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Yahoo’s clouds linger as auction reaches final stages

Yahoo remains a very troubled company, and critics are (as usual, it seems) calling for CEO Marissa Mayer’s head. In the process of trying to sell itself, the company’s most recent Q2 figures have shown a $440m loss – and still no buyer.

Verizon seemed most likely to purchase the company, adding it to its recent $4.4bn acquisition of AOL, although AT&T’s name has also been linked to the company – as well as that of Warren Buffet. Financial analysts typically expect the core Yahoo assets to fetch $4-$5bn, but some outliers have said as much as $8bn.

But no buyer has emerged, leading to some apparent unease in the investor community. July 25 is the deadline for the final round of bids, with reports in the Wall Street Journal claiming that a first-round bid from Verizon stood at $3bn.

In addition, the press has picked up on a comment made by Mayer in the earnings presentation, which many feel hints at a deal with Apple – which currently uses Google as its default search engine.

The comment itself reads: “With Search making up more than half of our GAAP revenue, it remains an important area of our business. Today, our search business is built on strong partnerships with Microsoft, Google, Mozilla, Apple, and Oracle, among others.”

The deals with the other named businesses are well known, but as far as we know, Yahoo has no such dealings with Apple. The Cupertino neighbor wasn’t mentioned in the previous quarterly calls, and when asked why Apple was included this week, a Yahoo employee said that the pair had a long standing partnership with Apple as a search option for Safari.

Yahoo also has an Apple presence in its stocks and weather apps, providing the data for these apps in some markets, and there is a history of reports of Apple turning to Yahoo as a way to inextricate itself from Google – and Google pays Apple a sizeable amount to be the default search option in its browsers and iOS ($1bn in 2014). The Information reports that the deal with Google lapsed in 2015, but Apple notably hasn’t shifted the default option away from Google.

But while Apple deals remain speculative, and a buyer for Yahoo’s core assets has yet to be confirmed, the company still finds itself in hot water. While revenue climbed $60m to $1.3bn, with mobile revenue alone jumping from $252m to $378m, Yahoo’s share price has also slightly increased. This now values the company at around $35.8bn, although the vast majority of that figure is attributable to the 15% slice of Chinese monolith Alibaba that Yahoo owns.

Alibaba is now valued at some $207bn, meaning that the 15% stake alone is worth around $31bn (although that ‘value’ has shifted considerably due to the decline in the Chinese economy, and dragged Yahoo’s market cap with it), but Yahoo is in a difficult position due to business rules. Selling the shares would hit Yahoo with a huge (around $10bn) capital gains bill, if it took the route of spinning the shares off as a separate company.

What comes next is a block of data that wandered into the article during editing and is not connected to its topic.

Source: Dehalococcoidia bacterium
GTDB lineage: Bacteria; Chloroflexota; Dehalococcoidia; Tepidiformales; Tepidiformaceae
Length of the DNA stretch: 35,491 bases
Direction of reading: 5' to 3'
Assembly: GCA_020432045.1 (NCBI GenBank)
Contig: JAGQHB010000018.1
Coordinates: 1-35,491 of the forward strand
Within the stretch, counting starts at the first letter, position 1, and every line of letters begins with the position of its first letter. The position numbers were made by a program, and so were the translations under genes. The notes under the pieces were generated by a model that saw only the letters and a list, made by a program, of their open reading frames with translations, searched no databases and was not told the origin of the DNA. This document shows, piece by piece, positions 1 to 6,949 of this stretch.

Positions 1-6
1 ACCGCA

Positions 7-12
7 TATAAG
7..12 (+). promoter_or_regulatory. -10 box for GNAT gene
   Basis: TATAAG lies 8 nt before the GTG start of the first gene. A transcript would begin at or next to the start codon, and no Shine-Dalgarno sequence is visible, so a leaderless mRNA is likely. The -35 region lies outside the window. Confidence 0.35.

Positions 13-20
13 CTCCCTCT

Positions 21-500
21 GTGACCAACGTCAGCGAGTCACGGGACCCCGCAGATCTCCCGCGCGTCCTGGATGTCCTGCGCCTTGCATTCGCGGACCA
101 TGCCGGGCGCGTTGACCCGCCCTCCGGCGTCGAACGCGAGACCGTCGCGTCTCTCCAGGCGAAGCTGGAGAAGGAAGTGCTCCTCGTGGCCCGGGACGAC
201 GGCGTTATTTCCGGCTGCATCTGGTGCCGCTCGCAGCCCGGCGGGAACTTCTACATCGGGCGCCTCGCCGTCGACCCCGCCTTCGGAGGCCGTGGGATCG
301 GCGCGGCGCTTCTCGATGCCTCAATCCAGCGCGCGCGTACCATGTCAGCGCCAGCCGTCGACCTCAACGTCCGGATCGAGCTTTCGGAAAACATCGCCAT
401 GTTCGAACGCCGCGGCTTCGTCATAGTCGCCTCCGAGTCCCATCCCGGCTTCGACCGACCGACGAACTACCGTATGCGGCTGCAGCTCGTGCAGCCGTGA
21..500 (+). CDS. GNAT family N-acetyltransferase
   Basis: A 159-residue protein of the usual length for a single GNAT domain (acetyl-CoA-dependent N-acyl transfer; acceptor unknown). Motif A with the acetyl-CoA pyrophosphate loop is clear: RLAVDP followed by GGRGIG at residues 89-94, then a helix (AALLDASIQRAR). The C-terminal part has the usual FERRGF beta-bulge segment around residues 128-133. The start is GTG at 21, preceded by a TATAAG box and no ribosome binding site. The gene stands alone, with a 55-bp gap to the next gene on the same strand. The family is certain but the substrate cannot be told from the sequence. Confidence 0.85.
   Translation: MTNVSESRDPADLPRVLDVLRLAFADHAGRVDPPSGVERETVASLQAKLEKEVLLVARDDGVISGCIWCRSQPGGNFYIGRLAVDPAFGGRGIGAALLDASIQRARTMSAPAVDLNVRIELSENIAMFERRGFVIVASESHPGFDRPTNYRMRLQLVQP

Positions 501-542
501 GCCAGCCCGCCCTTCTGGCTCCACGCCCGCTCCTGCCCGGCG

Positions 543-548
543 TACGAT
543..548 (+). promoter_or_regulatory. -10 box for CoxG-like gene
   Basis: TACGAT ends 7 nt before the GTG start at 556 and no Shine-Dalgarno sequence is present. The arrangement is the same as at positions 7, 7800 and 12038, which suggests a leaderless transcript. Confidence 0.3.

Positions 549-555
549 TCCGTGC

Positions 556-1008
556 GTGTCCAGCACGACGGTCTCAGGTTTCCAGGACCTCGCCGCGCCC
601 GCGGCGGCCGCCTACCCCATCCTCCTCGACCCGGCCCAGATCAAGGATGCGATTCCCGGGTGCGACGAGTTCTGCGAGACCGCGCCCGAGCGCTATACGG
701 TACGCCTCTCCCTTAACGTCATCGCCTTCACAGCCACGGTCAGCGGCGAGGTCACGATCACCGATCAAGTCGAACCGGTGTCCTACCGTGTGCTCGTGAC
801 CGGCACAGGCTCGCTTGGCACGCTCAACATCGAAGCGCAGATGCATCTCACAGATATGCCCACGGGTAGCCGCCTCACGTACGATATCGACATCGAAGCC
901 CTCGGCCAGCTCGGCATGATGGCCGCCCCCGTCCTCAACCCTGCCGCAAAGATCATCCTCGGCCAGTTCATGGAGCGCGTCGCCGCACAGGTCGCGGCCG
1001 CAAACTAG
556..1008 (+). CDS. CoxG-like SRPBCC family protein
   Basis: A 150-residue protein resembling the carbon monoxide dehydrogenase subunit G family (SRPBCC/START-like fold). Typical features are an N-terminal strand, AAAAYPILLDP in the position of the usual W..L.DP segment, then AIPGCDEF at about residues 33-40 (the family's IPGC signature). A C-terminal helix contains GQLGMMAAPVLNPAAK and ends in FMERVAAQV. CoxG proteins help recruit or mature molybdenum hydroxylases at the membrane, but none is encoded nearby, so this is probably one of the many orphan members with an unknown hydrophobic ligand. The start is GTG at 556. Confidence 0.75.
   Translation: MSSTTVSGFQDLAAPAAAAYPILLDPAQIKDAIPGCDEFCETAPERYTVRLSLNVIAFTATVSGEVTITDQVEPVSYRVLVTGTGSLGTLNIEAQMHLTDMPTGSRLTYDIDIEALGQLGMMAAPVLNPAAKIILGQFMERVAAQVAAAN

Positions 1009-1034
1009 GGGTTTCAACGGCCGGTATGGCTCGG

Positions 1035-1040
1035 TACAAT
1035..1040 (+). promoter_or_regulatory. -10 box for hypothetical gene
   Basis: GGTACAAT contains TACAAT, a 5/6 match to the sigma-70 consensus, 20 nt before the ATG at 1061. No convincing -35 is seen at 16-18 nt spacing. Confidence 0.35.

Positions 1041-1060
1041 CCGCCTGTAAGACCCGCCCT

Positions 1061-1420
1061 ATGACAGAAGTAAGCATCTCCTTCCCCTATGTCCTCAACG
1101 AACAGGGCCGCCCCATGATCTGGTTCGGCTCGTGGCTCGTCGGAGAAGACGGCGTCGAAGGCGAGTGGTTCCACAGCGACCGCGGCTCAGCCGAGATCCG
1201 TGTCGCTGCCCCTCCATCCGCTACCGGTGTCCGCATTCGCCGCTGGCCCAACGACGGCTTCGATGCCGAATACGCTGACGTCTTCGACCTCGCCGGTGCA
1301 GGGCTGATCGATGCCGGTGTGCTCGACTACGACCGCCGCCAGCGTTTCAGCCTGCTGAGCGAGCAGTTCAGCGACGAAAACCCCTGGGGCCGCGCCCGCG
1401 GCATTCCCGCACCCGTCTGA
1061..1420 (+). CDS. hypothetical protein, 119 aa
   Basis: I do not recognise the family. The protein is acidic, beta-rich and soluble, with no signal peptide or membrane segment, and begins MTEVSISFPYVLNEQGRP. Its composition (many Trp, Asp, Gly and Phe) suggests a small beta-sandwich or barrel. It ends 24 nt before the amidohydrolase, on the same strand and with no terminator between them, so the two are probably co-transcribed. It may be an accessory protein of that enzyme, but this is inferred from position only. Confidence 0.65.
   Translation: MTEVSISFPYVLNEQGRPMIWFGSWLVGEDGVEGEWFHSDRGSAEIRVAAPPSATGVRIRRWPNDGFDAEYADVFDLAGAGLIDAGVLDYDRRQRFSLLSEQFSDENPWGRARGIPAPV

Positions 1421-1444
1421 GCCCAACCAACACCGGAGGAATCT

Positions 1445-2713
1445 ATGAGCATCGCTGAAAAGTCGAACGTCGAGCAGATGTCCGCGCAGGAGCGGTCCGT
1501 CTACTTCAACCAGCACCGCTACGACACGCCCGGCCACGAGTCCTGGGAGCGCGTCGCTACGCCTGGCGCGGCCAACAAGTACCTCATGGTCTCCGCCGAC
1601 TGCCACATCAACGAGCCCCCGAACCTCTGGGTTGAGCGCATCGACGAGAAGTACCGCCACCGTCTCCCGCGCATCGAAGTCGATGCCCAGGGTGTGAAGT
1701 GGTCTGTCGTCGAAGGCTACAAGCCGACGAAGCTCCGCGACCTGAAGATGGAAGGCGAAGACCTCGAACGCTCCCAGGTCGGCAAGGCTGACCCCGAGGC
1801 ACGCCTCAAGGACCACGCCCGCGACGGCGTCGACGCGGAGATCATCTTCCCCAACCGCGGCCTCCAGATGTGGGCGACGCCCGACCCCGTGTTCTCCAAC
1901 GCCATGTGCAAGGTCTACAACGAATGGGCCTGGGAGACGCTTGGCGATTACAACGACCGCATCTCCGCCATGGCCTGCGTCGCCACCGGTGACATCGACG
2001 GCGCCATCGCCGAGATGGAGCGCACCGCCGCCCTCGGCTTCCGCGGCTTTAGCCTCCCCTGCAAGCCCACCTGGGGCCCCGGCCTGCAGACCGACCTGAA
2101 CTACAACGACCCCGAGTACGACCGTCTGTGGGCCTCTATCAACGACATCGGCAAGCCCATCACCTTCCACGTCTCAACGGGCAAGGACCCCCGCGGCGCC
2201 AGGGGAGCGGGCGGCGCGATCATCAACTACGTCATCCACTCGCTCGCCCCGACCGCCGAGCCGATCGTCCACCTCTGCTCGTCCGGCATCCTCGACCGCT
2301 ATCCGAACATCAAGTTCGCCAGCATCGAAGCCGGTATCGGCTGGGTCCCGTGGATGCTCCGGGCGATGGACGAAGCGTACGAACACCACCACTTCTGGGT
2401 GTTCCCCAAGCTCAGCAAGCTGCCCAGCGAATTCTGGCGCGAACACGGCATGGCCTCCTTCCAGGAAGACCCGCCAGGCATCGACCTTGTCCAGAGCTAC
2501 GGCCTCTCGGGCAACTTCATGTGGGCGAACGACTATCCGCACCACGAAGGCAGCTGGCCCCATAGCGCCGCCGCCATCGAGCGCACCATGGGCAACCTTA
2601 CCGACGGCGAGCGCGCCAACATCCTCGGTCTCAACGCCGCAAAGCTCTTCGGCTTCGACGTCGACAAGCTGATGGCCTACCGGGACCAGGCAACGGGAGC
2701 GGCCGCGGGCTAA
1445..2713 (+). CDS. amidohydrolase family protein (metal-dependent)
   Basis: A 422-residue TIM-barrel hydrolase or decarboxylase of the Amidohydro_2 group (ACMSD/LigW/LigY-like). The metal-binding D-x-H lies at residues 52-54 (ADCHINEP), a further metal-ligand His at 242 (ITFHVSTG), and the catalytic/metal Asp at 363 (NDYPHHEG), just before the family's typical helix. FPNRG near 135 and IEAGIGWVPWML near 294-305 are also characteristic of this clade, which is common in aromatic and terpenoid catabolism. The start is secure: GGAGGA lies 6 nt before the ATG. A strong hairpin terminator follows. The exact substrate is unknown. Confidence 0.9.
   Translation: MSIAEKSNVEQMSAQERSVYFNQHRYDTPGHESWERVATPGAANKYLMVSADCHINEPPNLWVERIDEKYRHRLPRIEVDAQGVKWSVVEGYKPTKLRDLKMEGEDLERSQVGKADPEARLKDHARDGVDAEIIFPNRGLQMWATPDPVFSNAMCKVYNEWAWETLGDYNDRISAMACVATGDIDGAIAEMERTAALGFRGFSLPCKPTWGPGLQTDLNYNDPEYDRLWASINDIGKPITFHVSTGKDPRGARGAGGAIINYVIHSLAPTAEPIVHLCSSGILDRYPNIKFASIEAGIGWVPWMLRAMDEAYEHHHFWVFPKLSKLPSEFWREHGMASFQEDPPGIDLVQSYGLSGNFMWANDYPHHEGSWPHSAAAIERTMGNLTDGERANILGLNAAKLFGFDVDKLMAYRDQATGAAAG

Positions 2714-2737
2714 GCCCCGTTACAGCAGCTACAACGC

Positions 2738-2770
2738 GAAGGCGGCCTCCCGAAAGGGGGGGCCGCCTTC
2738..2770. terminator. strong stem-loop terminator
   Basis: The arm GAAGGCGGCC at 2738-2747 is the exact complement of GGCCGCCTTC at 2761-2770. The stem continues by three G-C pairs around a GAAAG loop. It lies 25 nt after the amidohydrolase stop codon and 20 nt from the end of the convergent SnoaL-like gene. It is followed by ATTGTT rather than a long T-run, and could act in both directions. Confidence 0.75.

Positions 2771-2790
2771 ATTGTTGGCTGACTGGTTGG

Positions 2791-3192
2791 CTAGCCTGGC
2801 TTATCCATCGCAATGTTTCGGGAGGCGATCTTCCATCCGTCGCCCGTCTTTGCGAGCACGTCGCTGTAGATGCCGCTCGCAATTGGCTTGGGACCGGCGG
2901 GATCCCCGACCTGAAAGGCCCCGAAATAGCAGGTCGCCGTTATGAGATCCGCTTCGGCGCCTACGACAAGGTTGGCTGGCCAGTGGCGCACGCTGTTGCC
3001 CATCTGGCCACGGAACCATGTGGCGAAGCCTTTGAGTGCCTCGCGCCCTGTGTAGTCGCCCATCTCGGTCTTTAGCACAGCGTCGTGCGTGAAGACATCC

Consequently, Yahoo is trying to spin off its ‘core’ assets instead, leaving the main Yahoo business with the Alibaba stake and a sizeable portion of Yahoo Japan (with Softbank holding the other large chunk of Yahoo Japan). Some Wall Street advocates believe that this shell company would be able to avoid the tax bill if it sold the shares directly to Alibaba, which would be a great benefit to the shell as it would otherwise bear the burden of that $10bn tax bill as an intrinsic part of its valuation.

Yahoo also announced the second write-down of Tumblr, following the Q1 February write-down of $230m with this quarter’s $482m. That’s a very bad return on the $1bn that Yahoo paid for the blogging site. Last quarter’s 15% reduction in Yahoo’s workforce might take a little longer than a quarter to have any positive impact on the financials.

The company’s revenue minus the commissions it paid for web traffic acquisition fell 19% in Q2, which is the sixth quarterly decline in the previous seven quarters. The main Yahoo website still draws 228.2m monthly users, with an average time spent per month at 12 hours, and while Tumblr and Flickr still perform well with their users, they don’t seem to do much good for Yahoo’s bottom line.

The Mavens division collectively generated $504m in quarterly revenue, but mobile was responsible for $378m of that total. Desktop revenue is some $875m.

“With the lowest cost structure and headcount in a decade, we continue to make solid progress against our 2016 plan,” said Mayer. “In addition to our efforts to improve the operating business, our board has made great progress on strategic alternatives. We are relentlessly focused on delivering shareholder value.”

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